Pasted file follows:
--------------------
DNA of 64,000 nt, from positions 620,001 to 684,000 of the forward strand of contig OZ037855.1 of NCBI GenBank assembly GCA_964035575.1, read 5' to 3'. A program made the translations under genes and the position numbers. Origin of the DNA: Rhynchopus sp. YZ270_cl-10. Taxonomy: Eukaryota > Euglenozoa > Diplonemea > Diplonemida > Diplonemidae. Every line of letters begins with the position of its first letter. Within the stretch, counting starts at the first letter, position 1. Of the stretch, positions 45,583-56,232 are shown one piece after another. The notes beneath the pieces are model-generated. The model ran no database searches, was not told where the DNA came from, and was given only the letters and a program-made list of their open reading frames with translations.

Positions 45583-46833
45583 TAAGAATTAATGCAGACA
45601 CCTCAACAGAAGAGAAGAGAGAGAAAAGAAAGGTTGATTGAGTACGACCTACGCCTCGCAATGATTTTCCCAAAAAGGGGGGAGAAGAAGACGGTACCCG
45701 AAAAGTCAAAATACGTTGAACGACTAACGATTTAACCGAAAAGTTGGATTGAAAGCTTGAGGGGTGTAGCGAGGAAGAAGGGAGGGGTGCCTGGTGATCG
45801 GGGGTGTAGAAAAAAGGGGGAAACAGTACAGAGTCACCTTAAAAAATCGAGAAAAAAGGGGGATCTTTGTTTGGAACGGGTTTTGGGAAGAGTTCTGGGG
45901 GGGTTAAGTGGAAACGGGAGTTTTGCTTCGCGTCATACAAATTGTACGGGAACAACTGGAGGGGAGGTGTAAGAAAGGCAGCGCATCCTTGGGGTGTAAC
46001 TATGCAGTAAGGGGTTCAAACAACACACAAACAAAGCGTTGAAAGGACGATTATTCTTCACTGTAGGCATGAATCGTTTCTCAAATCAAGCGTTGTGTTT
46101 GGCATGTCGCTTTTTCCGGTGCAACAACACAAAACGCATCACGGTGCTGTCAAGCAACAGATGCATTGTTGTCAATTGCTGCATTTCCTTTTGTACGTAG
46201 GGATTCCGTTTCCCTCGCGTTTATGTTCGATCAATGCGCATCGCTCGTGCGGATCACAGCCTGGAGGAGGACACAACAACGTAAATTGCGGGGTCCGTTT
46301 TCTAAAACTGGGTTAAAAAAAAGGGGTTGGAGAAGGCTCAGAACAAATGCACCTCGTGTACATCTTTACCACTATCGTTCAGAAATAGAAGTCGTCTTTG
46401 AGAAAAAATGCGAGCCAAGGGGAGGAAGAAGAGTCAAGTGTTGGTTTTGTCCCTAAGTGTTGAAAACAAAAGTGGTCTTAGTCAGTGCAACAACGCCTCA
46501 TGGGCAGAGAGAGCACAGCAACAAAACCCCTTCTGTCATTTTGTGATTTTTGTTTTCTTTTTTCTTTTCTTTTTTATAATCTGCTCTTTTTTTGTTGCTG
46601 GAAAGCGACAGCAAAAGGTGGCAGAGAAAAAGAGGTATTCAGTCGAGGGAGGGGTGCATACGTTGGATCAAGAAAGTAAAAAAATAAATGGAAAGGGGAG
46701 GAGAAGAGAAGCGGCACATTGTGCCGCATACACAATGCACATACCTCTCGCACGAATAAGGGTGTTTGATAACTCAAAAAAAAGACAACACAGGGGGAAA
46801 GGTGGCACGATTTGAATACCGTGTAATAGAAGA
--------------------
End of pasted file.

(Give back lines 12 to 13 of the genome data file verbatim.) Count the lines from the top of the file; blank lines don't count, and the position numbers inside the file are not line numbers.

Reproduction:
46401 AGAAAAAATGCGAGCCAAGGGGAGGAAGAAGAGTCAAGTGTTGGTTTTGTCCCTAAGTGTTGAAAACAAAAGTGGTCTTAGTCAGTGCAACAACGCCTCA
46501 TGGGCAGAGAGAGCACAGCAACAAAACCCCTTCTGTCATTTTGTGATTTTTGTTTTCTTTTTTCTTTTCTTTTTTATAATCTGCTCTTTTTTTGTTGCTG